Reuse Roundtable Sparks Discussion of Water Sustainability Challenges and Solutions

In October 2009, Black & Veatch hosted a roundtable discussion on water reuse with 14 water and wastewater industry leaders attending the WEFTEC conference in Orlando, Fla. Dan McCarthy, president and CEO of Black & Veatch?s global water business, presided over the event. ?

?This is a very special event that we?re hosting to explore some interesting concepts that continue to move the token forward around the water industry,? McCarthy said in his opening remarks. ?I refer to the water industry in the broader sense because water, stormwater and wastewater is all water at the end of the day, and we all touch it in various fashions.?

Professor Robert Glennon, a water law professor at the University of Arizona and renowned author of ?Unquenchable: America?s Water Crisis and What To Do About It,? opened the roundtable with a presentation about how clean, safe water is becoming increasingly scarce while water demands continue to rise. He cited specific recent examples of water crises in large municipalities and small towns across the United States. ?

?There is a crisis in the United States, and it?s really very intense,? Glennon said. ?We humans have an infinite capacity to deny reality. The imbalance between supply and demand is what?s driving it, and population is the elephant in the room. We nudged over 300 million a couple of years ago. The Census Bureau predicts we?ll hit 420 milllion by 2050; that?s an additional 120 million people.?

Glennon said that one of the many reasons why we?re using more water is the increasing production of ethanol.

?Even in a modern ethanol refinery that recycles its water, it takes four gallons of water to refine one gallon of ethanol,? he said. ?And first, of course, you have to grow the corn. It may take as much as 2,500 gallons of water to grow enough corn to refine one gallon of ethanol. And the United States has a policy now that we should have 36 billion gallons of ethanol by 2022.?

He noted the ?profound disconnect? between water and energy, explaining that energy production requires a lot of water, and that conversely it takes a lot of energy to pump, move, treat, cleanse and deliver water.
According to Glennon, the usual response to a water crisis in the United States is to build more dams, divert more water from rivers, and drill more wells. But he said those are not viable solutions. Desalination, on the other hand, is a viable solution, but it comes with hurdles including cost, significant energy consumption and a waste-management issue in the form of brine. Glennon said that conservation can only go so far toward solving the crisis, and reallocation is essential.

As for the focus of the roundtable discussion, Glennon introduced reuse as ?nothing new.? ?
?We?re drinking the same water as the dinosaurs did,? said Glennon. ?What?s new about reuse is trying to change the timing of use and using technology to do so.?

He described challenges associated with reuse, including ?the yuck factor,? costs for treatment and a different set of pipes, the difficulty of installing a dual system of pipes in established communities, legal rights and the low cost and availability of other supplies.

A wide-ranging discussion among the utility leaders identified several barriers to reuse that they have faced and then explored potential ways to overcome those challenges. Among the impediments to increased reuse that they mentioned were population changes, conflicts over water transfer rights and the lack of integrated water/wastewater agencies. To ensure a secure water future, participants agreed, it will be necessary to break away from a silo-mindset and explore regional solutions for water reuse.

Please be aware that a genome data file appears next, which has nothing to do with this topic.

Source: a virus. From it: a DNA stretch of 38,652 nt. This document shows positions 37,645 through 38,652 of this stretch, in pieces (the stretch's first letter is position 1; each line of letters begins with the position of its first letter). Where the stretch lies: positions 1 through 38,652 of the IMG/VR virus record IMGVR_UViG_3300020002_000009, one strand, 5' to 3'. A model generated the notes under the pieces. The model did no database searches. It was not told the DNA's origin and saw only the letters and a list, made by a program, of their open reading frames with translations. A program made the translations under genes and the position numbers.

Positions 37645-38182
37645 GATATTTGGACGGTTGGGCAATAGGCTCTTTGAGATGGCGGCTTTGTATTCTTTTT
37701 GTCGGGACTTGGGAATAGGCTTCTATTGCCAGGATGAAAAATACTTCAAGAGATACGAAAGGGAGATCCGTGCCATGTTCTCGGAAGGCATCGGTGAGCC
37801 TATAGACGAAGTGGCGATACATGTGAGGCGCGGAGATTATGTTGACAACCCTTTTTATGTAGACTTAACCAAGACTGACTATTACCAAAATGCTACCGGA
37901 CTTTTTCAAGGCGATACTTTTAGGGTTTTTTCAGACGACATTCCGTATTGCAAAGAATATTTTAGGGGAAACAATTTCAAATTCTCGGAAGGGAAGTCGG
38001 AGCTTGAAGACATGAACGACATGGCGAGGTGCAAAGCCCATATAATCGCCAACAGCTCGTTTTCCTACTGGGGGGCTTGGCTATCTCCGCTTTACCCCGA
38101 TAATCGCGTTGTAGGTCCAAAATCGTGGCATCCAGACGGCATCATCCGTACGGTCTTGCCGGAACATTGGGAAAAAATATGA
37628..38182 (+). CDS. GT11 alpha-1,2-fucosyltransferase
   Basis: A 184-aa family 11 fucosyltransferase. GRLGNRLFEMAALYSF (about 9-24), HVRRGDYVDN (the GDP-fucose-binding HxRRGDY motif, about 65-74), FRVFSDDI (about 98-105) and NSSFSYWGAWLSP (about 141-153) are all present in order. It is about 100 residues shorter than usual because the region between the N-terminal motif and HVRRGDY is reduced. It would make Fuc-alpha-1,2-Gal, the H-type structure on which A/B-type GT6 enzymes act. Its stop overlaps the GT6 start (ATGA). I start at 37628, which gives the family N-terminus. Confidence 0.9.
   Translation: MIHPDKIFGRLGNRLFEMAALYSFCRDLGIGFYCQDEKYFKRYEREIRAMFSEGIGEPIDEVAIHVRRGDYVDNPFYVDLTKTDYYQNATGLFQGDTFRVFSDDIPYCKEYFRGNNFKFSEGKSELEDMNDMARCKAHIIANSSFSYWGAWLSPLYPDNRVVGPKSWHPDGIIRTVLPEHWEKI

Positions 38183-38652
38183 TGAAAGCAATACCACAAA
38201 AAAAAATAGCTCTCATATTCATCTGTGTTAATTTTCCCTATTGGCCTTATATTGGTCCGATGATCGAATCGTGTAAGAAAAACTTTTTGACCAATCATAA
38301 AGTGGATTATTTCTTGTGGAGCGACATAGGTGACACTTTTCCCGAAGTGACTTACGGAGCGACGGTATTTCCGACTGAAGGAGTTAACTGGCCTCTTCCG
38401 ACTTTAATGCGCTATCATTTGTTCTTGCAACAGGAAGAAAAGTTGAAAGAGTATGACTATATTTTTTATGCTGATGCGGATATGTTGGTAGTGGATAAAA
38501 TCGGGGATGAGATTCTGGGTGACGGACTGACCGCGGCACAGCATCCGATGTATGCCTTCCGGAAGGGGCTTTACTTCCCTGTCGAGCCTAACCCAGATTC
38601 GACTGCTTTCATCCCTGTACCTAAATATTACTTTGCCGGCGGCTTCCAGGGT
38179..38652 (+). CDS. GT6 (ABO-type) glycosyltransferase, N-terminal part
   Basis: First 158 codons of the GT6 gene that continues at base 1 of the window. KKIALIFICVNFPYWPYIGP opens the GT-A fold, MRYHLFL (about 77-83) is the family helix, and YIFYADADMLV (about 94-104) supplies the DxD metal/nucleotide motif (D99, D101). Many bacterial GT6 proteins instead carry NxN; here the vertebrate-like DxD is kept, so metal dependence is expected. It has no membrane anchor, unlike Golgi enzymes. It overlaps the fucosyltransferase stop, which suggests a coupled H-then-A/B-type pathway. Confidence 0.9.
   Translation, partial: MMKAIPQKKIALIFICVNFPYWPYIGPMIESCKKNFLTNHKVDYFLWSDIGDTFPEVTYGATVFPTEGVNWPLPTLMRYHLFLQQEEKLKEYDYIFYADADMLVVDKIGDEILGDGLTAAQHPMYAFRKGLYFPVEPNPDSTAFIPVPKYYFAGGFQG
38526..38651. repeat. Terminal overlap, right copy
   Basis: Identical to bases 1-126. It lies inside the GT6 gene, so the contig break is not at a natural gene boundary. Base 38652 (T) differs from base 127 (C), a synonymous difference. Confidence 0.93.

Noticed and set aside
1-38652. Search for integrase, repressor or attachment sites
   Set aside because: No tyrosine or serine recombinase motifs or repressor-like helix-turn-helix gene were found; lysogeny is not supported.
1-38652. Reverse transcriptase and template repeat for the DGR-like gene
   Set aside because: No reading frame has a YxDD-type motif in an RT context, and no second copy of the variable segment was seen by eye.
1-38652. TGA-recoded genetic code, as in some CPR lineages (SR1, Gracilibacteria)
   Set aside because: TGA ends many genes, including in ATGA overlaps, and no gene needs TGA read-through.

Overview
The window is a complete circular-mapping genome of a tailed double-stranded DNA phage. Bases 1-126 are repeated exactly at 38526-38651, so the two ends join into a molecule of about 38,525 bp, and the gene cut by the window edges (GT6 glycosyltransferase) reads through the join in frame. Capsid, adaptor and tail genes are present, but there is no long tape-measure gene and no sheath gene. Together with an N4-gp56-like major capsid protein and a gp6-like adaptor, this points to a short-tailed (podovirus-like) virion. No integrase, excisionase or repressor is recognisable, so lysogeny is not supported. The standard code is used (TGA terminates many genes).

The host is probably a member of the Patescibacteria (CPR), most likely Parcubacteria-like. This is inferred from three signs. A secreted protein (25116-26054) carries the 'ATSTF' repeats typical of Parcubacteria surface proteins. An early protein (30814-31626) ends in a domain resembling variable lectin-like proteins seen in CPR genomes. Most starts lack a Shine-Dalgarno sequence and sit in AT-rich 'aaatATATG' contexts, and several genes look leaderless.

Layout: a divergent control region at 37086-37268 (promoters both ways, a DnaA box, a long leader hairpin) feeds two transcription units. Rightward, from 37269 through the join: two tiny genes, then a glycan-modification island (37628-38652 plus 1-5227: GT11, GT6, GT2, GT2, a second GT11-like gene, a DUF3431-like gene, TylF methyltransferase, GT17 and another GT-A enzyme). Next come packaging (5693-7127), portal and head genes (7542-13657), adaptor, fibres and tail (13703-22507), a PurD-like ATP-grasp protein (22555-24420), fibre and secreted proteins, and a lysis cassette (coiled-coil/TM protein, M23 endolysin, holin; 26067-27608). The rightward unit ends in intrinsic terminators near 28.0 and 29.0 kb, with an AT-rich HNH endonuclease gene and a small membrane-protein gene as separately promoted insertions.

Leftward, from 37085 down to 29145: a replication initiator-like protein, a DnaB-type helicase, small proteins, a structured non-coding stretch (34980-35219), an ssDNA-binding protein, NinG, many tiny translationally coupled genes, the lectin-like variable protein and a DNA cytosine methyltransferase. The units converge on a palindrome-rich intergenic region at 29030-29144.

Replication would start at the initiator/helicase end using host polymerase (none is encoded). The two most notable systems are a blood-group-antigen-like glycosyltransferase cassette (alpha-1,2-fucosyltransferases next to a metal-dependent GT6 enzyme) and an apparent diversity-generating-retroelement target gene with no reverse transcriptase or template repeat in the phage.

Another key to the future success of reuse is a change in public perception of this important resource, participants said. That includes focusing less on reuse as a way to get rid of treated wastewater and more on its value as a water resource. Admitting the problem with their customers? acceptance of reuse is the first step toward dealing with negative perceptions.

One utility leader shared how his community successfully tackled reuse acceptance by not ?sugarcoating? the topic. Another commented that it?s essential to first educate people about the problem before touting the solution, adding that the many recent headlines about water shortages have helped increase awareness of the issue. Educating the public early, often and through many avenues was seen to be an effective way to promote long-term acceptance of reuse.

Shifting priorities can be a challenge for utilities considering reuse, participants pointed out. One industry leader mentioned the paradox that utilities that successfully encourage water conservation are actually reducing their revenue, which leads to less funding available to implement reuse with the current financial structure for water.

If future water needs are to be met, participants agreed, reuse will soon shift from being merely prudent to an absolutely critical part of an integrated water portfolio. Participants also agreed on the importance of educating the public about the true value of water.?? ?

Cindy Wallis-Lage served as moderator for the reuse roundtable. She is a vice-president and managing director of technical solutions for the water business of Black & Veatch. Transcripts and highlights of the reuse roundtable event can be found on the ?Info for Media? page of the conference blog

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